Zambia, in south-central Africa, is one of the few countries on the continent where the government-owned Bank of China offers fully fledged banking services in the Chinese currency. Customers can even make deposits and withdrawals in yuan.

To read more click here

More financial misery for Zimbabwe after central bank curtails Ecocash

Zimbabwe’s cashless economy conducts the bulk of transactions via electronic and mobile money systems dominated by Econet’s Ecocash

Harare - Zimbabwe’s financial crisis deepened this week after the central bank suspended the services of the country’s largest mobile money operator Ecocash, before partially restoring it.

To read more click here

IMF warns Zimbabwe over payouts to Trafigura partner

The IMF has privately warned Zimbabwe that state payouts to a company linked to global commodities trader Trafigura were pushing the shortages-plagued economy to the brink, reviving fears of corruption at the highest level of government.

Payouts to Sakunda Holdings, a fuel company owned by an ally of President Emmerson Mnangagwa, were in effect met by the central bank’s printing money. The transactions severely undermined the country’s currency - the Zimbabwe dollar - only months after it was introduced, the Washington-based institution told Harare this month, according to two people with knowledge of the discussions.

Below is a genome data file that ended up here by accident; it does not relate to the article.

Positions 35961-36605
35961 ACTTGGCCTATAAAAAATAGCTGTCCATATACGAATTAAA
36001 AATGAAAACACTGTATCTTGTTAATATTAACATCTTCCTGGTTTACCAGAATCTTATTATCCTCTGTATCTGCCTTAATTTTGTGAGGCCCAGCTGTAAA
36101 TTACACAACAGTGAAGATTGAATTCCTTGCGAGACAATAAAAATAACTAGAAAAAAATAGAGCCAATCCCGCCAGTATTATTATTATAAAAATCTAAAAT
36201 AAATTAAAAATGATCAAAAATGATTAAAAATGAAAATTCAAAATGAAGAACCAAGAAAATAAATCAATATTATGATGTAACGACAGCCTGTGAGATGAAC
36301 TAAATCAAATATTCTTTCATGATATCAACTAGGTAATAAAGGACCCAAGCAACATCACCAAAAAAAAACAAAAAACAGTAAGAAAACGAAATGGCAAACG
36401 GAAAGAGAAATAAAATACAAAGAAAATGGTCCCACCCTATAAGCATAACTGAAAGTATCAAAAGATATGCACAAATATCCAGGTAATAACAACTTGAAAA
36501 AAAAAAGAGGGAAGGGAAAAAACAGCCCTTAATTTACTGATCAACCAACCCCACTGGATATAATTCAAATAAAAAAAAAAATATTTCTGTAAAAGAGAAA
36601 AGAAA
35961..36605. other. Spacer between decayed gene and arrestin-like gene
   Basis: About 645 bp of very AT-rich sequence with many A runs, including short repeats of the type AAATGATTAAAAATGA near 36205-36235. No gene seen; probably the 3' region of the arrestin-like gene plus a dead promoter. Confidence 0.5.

To read more click here

ANC row over South African central bank unnerves investors

A row within South Africa’s African National Congress (ANC) about the role of the central bank has unnerved investors and exposed deep divisions in the governing party.

One ANC faction loyal to President Cyril Ramaphosa is opposing calls from a rival group for the central bank’s monetary policy to do more to boost employment and growth.

The dispute threatens to undermine confidence in Africa’s most advanced economy, as the South African Reserve Bank (SARB) has a strong reputation for acting independently.

To read more click here

Kenya - Chase Bank saga revived as CBK Deloitte are sued

Law firm Muma & Kanjama Advocates and two church groups have sued the Central Bank of Kenya, consultancy Deloitte & Touche and owners of collapsed Chase Bank in what could open the floodgates for thousands of clients in collapsed lenders to get refunds for their losses, if the suit succeeds.

The plaintiffs have faulted Deloitte & Touche and the CBK for giving Chase Bank a clean bill of health despite the lender’s questionable operations that saw it close for over two years before being sold to Mauritius’ SBM Bank.